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CSIRO says the big data revolution is here to stay
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June 20, 2016 News

There is a plethora of automated fault detection tools in today’s market with new solutions released every few weeks, Dr Joshua Wall, a senior CSIRO researcher told ARBS delegates last month.

He said the high number of tools for HVAC systems has created a lot of overlap. A specialist in the field of intelligent building controls, Wall provided an overview of the market, emerging trends, as well as details of a world first research project underway at CSIRO Energy.

Wall said solutions today range from demand driven to predictive controls and data analytics.

“Fault detection tools fall under the category of data analytics which is changing quickly and moving toward smart analytics,” Wall said.

“We currently control our buildings under a tight band of comfort so there is room for improvement with more user input from tenants.”

Building commissioning (cx), he said, is mostly about ensuring energy system performance. However, from the initial cx design building performance degrades over time which is why a review should be undertaken every two years to keep energy use down.

“The goal should be to get to continuous commissioning because it doesn’t jump keep a lid on energy use it improves indoor air quality, reduces maintenance, extends equipment life and optimises controls,” Wall said.

Referring to a study of 500 buildings in the United States, he said the results showed that cx savings averaged 16 per cent per building.

“There isn’t a lot of local research which is why we launched a study of our own into fault detection tools with the final results due in early 2017.” Wall said its important to understand the underlying techniques used with these tools.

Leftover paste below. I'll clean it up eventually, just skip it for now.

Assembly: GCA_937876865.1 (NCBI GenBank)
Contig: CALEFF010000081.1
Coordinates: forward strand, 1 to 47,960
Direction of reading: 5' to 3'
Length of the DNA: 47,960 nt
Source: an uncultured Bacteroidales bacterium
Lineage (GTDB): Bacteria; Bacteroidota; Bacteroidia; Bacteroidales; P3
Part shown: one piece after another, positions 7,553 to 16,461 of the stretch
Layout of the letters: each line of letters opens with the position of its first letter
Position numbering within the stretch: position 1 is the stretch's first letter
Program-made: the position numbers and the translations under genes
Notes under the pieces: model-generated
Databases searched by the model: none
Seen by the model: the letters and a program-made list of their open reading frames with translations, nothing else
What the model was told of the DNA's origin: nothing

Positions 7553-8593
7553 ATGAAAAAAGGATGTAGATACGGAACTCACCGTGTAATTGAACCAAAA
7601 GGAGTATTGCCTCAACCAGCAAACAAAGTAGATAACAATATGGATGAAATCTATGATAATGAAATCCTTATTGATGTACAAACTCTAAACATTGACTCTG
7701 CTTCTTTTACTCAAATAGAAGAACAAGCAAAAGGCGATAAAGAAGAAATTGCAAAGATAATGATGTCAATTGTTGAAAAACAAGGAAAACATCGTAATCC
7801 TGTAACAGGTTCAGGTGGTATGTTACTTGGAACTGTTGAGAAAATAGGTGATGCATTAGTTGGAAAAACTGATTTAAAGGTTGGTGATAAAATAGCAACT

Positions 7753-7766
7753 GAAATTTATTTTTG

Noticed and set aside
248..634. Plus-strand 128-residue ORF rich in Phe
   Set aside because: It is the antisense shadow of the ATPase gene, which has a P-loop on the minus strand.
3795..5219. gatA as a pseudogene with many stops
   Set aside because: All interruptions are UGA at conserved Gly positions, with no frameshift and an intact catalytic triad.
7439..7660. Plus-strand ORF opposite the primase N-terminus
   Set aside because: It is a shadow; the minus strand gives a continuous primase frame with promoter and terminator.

“When assessing a solution ask about the underlying techniques and algorithims,” he said. Wall said the first generation of tools were mostly rules-based.

“A problem with this technique is that it generates a lot of false alarms so the user gets alarm fatigue and stops using it; the real trick is in implementation,” he said.

“The black box technique is more data driven incorporating a predictive baseline to quantify energy savings or rank faults.

“The downside to this technique is that it requires large amounts of historical data.”

The CSIRO has created its own fault detection tools by taking a hybrid approach, developing software that combines both techniques. It has been developed by the same team that invented the underlying BuildingIQ technology.

“It is far more accurate than just using one technique and the proof of concept is undergoing real world trials in a number of different sized building,” Wall said.

For example, it is being trialled at a 20 storey commercial building in Melbourne as well as Newcastle City Council.

Wall said initial results look promising and the plan is to eventually commercialise the solution.

“The big data revolution is here with smart analytics appearing everywhere,” he said.

“Building operators want meaningful insight without information overload.” Wall said there will always be a place in the market for managed services.

“Stand alone tools will be much smarter and more accurate over the next few years but there will always be a place for managed services to filter out the faults that are not important,” he said.

“While there are benefits to managed services, the trade off is that labour is expensive.”

This article was originally published on www.climatecontrolnews.com and can be viewed in full

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